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Winter check list

To make sure you area safe this winter and hopefully avoid a call to our service, we have pulled together a winter check list.

  • Wear appropriate shoes when outside especially during icy weather. We typically see an increase to slips and falls during colder spells
  • Plan ahead and check local weather forecasts and road conditions in your area.
  • Ensuring that your vehicle is suitably stocked; consider keeping the following in your car during bad weather:

o  Shovel

o   Ice scraper & de-icer and extra screen wash

o   Torch and batteries

o   Snacks

o   A warm winter coat, scarf, hat, gloves and warm clothes

o   Sturdy footwear

o   A flask of hot drink

  • Look out for any vulnerable friends and neighbours – what could you do to help them?
  • Wear bright colours at night. Can you be clearly seen as a pedestrian or cyclist? If walking at dusk or at night use a torch
  • Heat homes to at least 18C (65F). You might prefer your main living room to be slightly warmer
  • Keep your bedroom window closed on winter nights – breathing cold air can be bad for your health as it increases the risk of chest infections. If outside in the cold, cover your nose and mouth – especially if you have a long-term health condition which might be exacerbated by the cold air
  • Keep active when you're indoors. Try not to sit still for more than an hour or so
  • When was the last time your vehicle was serviced? If your car is safer, so are you
  • Wear several layers of light clothes. They trap warm air better than one bulky layer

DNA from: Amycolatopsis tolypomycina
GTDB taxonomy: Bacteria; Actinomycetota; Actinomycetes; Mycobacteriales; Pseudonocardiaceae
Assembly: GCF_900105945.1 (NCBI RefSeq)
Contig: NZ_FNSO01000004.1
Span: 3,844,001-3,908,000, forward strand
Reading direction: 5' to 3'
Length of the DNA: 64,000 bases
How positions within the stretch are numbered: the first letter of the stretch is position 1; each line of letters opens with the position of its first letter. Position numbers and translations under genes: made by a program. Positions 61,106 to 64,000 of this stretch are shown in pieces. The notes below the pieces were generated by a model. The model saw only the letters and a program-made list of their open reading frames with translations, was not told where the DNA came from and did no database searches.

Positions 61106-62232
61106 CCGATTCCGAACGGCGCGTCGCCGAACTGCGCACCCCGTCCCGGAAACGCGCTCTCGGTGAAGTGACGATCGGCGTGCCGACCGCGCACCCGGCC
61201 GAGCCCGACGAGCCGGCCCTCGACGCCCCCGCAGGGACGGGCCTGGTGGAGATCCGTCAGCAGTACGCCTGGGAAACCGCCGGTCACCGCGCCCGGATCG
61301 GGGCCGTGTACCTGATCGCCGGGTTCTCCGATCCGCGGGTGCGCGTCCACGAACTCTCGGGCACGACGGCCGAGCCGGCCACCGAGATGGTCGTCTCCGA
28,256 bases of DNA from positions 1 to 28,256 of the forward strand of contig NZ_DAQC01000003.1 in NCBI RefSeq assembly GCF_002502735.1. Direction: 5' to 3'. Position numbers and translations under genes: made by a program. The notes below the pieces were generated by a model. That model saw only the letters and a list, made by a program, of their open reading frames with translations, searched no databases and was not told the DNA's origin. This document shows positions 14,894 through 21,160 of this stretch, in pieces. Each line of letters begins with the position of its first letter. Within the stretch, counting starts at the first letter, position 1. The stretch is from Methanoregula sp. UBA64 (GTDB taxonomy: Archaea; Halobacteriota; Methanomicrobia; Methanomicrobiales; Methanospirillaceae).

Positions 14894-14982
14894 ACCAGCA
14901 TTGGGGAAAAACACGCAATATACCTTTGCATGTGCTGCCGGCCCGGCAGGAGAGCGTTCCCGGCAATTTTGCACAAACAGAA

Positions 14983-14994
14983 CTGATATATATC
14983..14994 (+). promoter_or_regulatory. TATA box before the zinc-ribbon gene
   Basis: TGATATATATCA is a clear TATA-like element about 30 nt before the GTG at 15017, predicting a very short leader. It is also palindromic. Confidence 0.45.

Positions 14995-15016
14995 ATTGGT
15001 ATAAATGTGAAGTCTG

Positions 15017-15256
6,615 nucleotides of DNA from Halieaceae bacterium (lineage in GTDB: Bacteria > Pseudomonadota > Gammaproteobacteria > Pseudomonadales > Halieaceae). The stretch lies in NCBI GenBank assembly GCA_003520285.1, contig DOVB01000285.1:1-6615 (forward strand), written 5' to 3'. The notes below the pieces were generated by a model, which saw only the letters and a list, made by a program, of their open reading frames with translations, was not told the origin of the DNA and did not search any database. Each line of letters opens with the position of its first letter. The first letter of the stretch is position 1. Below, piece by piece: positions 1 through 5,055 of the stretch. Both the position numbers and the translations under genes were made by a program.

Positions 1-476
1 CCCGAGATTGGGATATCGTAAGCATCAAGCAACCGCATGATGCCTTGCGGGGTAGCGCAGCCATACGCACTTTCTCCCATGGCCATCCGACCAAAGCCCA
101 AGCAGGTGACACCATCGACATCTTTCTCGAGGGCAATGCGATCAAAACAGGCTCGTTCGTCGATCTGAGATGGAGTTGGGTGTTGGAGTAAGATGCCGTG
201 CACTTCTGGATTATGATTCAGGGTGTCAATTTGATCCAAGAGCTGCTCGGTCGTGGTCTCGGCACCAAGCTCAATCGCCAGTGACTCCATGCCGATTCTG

• 999 should only be dialled in the event of a life-threatening or serious emergency
  • People who are not facing a serious emergency should make alternative arrangements such as dialling NHS 111 or seeking alternative advice from a GP or pharmacist so we can focus on those who need us most

For further information on how to protect yourself and others this winter please click on the following link:

When to call 999:

If you think a patient is suffering from one of the following you must dial 999 for an ambulance:

  • heart attack (e.g. chest pain for more than 15 minutes)
  • sudden unexplained shortness of breath
  • heavy bleeding
  • unconsciousness (even if the patient has regained consciousness)
  • traumatic back/spinal/neck pain

You should also call for an ambulance if: 

  • you think the patient's illness or injury is life-threatening
  • you think the illness or injury may become worse, or even life-threatening on the way to the hospital
  • moving the patient/s without skilled people could cause further injury
  • the patient needs the skills or equipment of the ambulance service and its personnel

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